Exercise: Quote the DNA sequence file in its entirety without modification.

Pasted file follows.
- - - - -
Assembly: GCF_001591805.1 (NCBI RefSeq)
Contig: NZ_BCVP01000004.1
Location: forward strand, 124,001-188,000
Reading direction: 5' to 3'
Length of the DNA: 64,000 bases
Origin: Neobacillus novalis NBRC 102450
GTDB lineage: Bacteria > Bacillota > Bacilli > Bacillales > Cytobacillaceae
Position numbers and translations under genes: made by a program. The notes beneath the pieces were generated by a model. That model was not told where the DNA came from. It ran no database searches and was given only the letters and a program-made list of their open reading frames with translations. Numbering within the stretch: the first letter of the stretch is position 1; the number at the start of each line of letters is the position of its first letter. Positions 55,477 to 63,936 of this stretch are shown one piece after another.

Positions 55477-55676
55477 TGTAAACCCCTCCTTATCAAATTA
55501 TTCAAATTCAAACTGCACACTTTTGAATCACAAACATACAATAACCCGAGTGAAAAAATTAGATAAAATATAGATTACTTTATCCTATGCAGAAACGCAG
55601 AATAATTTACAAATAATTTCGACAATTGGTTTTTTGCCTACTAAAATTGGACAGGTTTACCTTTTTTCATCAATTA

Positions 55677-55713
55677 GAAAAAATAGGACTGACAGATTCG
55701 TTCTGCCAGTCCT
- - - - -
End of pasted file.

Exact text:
Assembly: GCF_001591805.1 (NCBI RefSeq)
Contig: NZ_BCVP01000004.1
Location: forward strand, 124,001-188,000
Reading direction: 5' to 3'
Length of the DNA: 64,000 bases
Origin: Neobacillus novalis NBRC 102450
GTDB lineage: Bacteria > Bacillota > Bacilli > Bacillales > Cytobacillaceae
Position numbers and translations under genes: made by a program. The notes beneath the pieces were generated by a model. That model was not told where the DNA came from. It ran no database searches and was given only the letters and a program-made list of their open reading frames with translations. Numbering within the stretch: the first letter of the stretch is position 1; the number at the start of each line of letters is the position of its first letter. Positions 55,477 to 63,936 of this stretch are shown one piece after another.

Positions 55477-55676
55477 TGTAAACCCCTCCTTATCAAATTA
55501 TTCAAATTCAAACTGCACACTTTTGAATCACAAACATACAATAACCCGAGTGAAAAAATTAGATAAAATATAGATTACTTTATCCTATGCAGAAACGCAG
55601 AATAATTTACAAATAATTTCGACAATTGGTTTTTTGCCTACTAAAATTGGACAGGTTTACCTTTTTTCATCAATTA

Positions 55677-55713
55677 GAAAAAATAGGACTGACAGATTCG
55701 TTCTGCCAGTCCT